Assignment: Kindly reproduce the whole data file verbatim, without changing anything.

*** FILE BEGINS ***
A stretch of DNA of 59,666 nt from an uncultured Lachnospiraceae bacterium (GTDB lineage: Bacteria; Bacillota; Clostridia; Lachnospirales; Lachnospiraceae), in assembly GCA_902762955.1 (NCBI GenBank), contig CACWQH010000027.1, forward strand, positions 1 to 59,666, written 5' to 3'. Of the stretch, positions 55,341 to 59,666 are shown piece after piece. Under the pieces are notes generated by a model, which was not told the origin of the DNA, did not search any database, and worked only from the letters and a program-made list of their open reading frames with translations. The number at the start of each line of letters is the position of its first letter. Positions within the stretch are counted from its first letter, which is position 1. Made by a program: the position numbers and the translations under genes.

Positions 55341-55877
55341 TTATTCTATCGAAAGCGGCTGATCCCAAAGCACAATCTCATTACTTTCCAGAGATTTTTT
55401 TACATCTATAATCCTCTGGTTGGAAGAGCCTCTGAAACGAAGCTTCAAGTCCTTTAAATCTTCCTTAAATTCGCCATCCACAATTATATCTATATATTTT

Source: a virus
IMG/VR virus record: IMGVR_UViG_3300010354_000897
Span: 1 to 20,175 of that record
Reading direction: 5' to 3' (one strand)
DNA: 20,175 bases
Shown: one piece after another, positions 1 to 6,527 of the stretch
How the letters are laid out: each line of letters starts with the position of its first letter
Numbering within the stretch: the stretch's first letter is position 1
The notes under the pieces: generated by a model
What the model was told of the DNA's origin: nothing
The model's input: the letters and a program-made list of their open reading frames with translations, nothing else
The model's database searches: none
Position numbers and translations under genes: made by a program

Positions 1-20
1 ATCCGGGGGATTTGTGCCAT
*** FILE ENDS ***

A stretch of DNA of 59,666 nt from an uncultured Lachnospiraceae bacterium (GTDB lineage: Bacteria; Bacillota; Clostridia; Lachnospirales; Lachnospiraceae), in assembly GCA_902762955.1 (NCBI GenBank), contig CACWQH010000027.1, forward strand, positions 1 to 59,666, written 5' to 3'. Of the stretch, positions 55,341 to 59,666 are shown piece after piece. Under the pieces are notes generated by a model, which was not told the origin of the DNA, did not search any database, and worked only from the letters and a program-made list of their open reading frames with translations. The number at the start of each line of letters is the position of its first letter. Positions within the stretch are counted from its first letter, which is position 1. Made by a program: the position numbers and the translations under genes.

Positions 55341-55877
55341 TTATTCTATCGAAAGCGGCTGATCCCAAAGCACAATCTCATTACTTTCCAGAGATTTTTT
55401 TACATCTATAATCCTCTGGTTGGAAGAGCCTCTGAAACGAAGCTTCAAGTCCTTTAAATCTTCCTTAAATTCGCCATCCACAATTATATCTATATATTTT

Source: a virus
IMG/VR virus record: IMGVR_UViG_3300010354_000897
Span: 1 to 20,175 of that record
Reading direction: 5' to 3' (one strand)
DNA: 20,175 bases
Shown: one piece after another, positions 1 to 6,527 of the stretch
How the letters are laid out: each line of letters starts with the position of its first letter
Numbering within the stretch: the stretch's first letter is position 1
The notes under the pieces: generated by a model
What the model was told of the DNA's origin: nothing
The model's input: the letters and a program-made list of their open reading frames with translations, nothing else
The model's database searches: none
Position numbers and translations under genes: made by a program

Positions 1-20
1 ATCCGGGGGATTTGTGCCAT